A well-crafted position statement is critical to the employer’s defense of a charge of discrimination filed at the Equal Employment Opportunity Commission (EEOC). It is the company’s opportunity to tell its side of the story, point out relevant case law, and persuade the EEOC investigator to dismiss the charge with a finding of no probable cause. However, a new EEOC policy may alter what employers should include in their position statements.
In an effort to standardize the investigation process, the EEOC issued Nationwide Procedures for Releasing Respondent Position Statements and Obtaining Responses from Charging Parties, which uniformly allow an employer’s entire position statement, together with all non-confidential inclusions, to be submitted to the claimant. Previously, disclosures of this sort were made in the discretion of the particular field offices or investigators involved, and practices were inconsistent. The EEOC investigators generally summarized certain contents of a position statement to elicit further information, but did not provide unfettered access to it.
The EEOC’s new procedures provide the claimant the opportunity to review the position statement and to provide a response within 20 days. However, because the EEOC does not intend to furnish employers with the claimants’ responses to the position statement, employers will not receive a mutual benefit from this new procedure. The strategic implications of these new charge-handling procedures are particularly significant with respect to confidential information. The EEOC now requires all confidential documents to be specifically and conspicuously identified and submitted as a separate submission through the EEOC’s new “Digital Charge System.” The EEOC has warned it will not accept blanket or unsupported assertions of confidentiality and expects a specific explanation justifying the confidential nature of the information identified. Whether the EEOC will, in any particular instance, accept the employer’s characterization of material as confidential is unknown.
In its Questions and Answers for Respondents, the EEOC opines that the following information is confidential:
- Sensitive medical information (of an individual other than the charging party);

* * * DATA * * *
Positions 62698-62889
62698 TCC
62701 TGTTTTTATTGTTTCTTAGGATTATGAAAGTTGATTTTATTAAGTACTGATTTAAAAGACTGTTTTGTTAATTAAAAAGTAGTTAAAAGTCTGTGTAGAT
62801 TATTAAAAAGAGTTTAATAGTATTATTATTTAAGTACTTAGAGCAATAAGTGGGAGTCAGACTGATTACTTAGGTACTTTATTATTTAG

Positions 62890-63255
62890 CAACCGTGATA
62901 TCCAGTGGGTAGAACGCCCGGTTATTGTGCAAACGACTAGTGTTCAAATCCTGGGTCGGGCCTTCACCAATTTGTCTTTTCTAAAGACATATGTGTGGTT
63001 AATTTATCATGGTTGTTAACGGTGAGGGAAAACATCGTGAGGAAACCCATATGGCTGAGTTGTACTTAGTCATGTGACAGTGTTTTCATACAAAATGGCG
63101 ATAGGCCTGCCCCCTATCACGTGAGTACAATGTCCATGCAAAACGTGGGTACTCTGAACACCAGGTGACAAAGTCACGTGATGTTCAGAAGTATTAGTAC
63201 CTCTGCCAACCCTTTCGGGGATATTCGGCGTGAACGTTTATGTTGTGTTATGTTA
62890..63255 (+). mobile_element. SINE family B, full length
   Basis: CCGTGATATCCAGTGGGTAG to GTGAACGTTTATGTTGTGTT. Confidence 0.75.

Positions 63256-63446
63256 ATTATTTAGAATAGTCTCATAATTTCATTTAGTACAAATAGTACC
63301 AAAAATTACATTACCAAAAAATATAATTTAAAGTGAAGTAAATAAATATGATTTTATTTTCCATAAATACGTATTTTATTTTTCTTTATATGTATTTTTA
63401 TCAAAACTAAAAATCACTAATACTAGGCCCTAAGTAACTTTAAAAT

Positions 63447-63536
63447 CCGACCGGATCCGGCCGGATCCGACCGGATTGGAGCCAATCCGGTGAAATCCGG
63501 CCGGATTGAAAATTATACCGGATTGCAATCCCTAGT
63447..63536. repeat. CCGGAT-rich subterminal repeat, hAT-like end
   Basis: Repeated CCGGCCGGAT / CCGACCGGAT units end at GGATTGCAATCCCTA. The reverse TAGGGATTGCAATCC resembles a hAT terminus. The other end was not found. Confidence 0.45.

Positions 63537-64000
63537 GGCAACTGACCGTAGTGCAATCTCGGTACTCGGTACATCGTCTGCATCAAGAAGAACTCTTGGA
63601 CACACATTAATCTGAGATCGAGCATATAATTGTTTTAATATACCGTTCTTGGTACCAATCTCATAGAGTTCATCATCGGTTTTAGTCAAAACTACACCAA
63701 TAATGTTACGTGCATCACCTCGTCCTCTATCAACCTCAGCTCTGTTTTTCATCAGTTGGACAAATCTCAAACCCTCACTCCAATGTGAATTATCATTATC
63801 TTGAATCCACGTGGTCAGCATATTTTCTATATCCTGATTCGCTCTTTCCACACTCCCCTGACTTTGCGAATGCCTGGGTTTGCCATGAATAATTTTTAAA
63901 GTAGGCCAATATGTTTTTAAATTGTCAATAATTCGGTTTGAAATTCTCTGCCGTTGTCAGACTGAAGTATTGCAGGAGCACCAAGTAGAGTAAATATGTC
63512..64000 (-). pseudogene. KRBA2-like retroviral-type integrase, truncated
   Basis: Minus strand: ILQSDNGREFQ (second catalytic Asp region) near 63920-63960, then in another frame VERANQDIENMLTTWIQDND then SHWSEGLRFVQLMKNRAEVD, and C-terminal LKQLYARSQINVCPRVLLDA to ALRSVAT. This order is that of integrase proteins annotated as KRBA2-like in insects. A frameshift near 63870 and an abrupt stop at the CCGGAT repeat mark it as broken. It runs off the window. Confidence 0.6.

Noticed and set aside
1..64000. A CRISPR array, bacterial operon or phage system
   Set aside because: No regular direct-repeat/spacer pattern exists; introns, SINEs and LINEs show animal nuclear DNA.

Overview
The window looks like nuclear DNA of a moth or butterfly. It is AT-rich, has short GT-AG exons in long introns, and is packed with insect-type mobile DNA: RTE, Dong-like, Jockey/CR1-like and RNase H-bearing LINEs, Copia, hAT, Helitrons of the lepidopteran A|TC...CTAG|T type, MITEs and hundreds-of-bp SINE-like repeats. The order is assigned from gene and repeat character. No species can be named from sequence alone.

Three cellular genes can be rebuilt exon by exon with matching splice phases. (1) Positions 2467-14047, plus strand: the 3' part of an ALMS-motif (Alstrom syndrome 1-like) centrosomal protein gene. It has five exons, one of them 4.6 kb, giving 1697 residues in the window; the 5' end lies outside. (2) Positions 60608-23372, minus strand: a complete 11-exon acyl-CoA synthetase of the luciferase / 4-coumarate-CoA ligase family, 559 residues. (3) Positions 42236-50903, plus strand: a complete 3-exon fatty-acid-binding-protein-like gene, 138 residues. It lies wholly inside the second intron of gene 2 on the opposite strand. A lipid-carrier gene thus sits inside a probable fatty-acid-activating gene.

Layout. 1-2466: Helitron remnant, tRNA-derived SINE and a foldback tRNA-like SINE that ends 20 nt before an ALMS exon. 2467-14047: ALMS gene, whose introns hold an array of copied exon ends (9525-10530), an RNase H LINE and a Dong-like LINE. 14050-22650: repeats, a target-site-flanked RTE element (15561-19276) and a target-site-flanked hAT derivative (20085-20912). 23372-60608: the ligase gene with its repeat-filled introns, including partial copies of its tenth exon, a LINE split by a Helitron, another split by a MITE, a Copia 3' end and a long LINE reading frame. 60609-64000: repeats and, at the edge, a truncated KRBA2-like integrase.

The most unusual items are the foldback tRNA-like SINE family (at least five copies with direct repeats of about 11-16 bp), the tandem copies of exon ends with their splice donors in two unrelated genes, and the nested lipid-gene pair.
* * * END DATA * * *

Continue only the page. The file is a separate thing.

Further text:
- Social Security numbers;
- Confidential commercial or confidential financial information;
- Trade secrets information;
- Non-relevant personally identifiable information of witnesses, comparators or third parties ( i.e., Social Security numbers, dates of birth in non-age cases, home addresses, personal phone numbers, personal email addresses and the like); and
- References to charges filed against the employer by other charging parties.
Employers should also keep in mind that the EEOC’s new confidentiality provisions apply to the contents of the position statements themselves. One way for employers to handle the potential disclosure of confidential information in position statements is simply to reference the information, indicating that, due to its nature, it will only be provided upon request. Although this approach may lead to more Commission-issued subpoenas or follow-up requests for information, it will preserve the employer’s arguments as to confidentiality.
Finally, since the charging party will now have access to the employer’s position during the EEOC’s investigative process, the charging party can potentially gain valuable insight into the employer’s defenses and strategy. Claimants and their counsel now may be alerted to new theories of recovery and perhaps the identity of other possible claimants with similar or related grievances– particularly when the EEOC has asked for information about comparators. It may be in the best interest of employers to tailor their position statements to provide only the information necessary to respond to claimants’ Charges. Position statements should be crafted and/or reviewed by legal counsel with these considerations in mind.
The new procedures apply to all position statements submitted on or after January 1, 2016. Any employers who have submitted position statements after January 1 may also want to reach out to the investigators assigned to their matters and amend their responses to reflect these new procedures.